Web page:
It’s just about that time of year, so for those of you looking to get a head start on your holiday shopping, may I suggest a lovely pair of Anti-Rape Panties for the special woman in your life?
And of course, AR Wear, the start up that hopes to manufacturer an entire line of anti-rape clothing, sort of 21st century chastity belts, has already raised over $50,000 through an Indiegogo campaign (there are still nine days left if you want to throw some of your own cash in).
As a feminist, I’m opposed to the idea of anti-rape undies. Doesn’t this amount to more victim blaming? If you didn’t want to be raped, you should have been wearing anti rape underwear! What’s wrong with you?! Going out into the world wearing those purple polka dot Hanes® Her Way underwear was practically an invitation to rape!
(Full disclosure: I actually own a pair of purple polka dot undies, selected for me by my kindergartener daughter who told me to buy them because they were “pretty.”)
As a realist, I’m doubting the efficacy of the undergarment. Is a determined rapist really going to be thwarted by what amounts to be a pair of compression pants (with a sort of combination lock)? Over on feministing, Alexandra Brodsky asks twelve questions regarding the clothing, but you have to look no further than the first to see what is wrong with this concept.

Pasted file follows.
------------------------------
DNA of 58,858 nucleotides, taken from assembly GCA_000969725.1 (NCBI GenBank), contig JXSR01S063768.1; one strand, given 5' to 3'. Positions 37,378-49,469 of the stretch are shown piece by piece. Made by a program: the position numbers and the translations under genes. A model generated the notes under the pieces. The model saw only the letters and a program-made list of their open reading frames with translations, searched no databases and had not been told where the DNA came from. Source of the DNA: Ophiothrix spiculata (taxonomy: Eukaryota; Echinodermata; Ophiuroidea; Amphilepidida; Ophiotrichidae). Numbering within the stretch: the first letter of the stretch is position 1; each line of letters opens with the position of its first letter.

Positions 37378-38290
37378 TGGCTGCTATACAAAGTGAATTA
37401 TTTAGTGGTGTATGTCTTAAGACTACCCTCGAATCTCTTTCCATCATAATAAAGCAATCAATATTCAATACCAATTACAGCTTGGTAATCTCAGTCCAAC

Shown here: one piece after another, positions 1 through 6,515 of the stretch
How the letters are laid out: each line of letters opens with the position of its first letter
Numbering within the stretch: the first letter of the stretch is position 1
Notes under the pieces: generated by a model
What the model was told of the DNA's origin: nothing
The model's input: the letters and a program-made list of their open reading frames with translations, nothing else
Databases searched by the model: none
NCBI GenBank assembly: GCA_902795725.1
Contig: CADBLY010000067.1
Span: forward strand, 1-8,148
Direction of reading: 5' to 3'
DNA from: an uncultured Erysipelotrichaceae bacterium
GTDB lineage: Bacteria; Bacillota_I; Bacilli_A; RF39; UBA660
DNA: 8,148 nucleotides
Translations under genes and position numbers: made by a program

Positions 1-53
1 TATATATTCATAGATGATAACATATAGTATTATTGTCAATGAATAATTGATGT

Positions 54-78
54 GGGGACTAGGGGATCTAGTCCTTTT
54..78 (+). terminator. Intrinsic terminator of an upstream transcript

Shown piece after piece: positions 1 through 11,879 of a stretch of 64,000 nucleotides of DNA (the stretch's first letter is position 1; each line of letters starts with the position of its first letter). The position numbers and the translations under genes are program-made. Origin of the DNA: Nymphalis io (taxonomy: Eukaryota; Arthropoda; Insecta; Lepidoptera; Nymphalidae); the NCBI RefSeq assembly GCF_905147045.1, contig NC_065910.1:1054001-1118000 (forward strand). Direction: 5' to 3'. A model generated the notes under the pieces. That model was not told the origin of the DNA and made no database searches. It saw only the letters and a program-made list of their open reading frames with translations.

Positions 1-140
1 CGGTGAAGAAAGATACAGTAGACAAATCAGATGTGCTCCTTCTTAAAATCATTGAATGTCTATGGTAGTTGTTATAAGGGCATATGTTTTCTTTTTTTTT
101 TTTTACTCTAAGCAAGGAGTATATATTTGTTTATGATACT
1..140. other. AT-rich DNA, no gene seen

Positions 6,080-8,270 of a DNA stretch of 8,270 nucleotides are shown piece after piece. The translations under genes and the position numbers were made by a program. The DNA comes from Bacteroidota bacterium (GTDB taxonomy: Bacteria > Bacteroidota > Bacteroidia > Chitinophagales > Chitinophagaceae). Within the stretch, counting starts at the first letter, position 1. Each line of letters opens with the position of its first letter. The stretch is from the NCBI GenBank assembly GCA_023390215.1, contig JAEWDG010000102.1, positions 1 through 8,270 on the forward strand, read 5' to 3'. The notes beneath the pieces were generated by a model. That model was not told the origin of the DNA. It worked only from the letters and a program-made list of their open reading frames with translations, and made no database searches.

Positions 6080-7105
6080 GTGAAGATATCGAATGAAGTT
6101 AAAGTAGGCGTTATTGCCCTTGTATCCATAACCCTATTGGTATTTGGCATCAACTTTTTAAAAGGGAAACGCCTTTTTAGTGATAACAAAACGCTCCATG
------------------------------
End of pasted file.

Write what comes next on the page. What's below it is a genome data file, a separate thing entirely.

1. AR Wear, if the whole point of your magic anti-rape underwear is that an evil rapist can’t take them off, is it going to take me a really long time to undo all the secret locks if I have pee?
As a parent to two girls, I’m thinking (just for a moment!) maybe these are the greatest invention ever. I can’t find my credit card fast enough to order them! My kids, who have already demonstrated their poor decision making skills by the fact that I am currently wearing a pair of purple polka dot undies, will put themselves into all sorts of dangerous situations that these underwear will surely protect them from!
However, like the Spanish Inquisition, no one expects to be raped, do they? I lean toward the schizophrenic end of the paranoid scale, and yet I can think of only one moment in my life when I thought I was in danger (once, while I was out running, a man dressed in Bermuda shorts and a polo shirt reversed course and followed me into a vacant parking lot at five am in the morning. He was middle aged and fat and slow and probably just left his car there the night before).
On the other hand, if you are going through life and the thought occurs to you “I might be raped today” giving you the foresight to strap on your anti-rape underwear, I’m thinking you probably need to start hanging out with a different sort of crowd.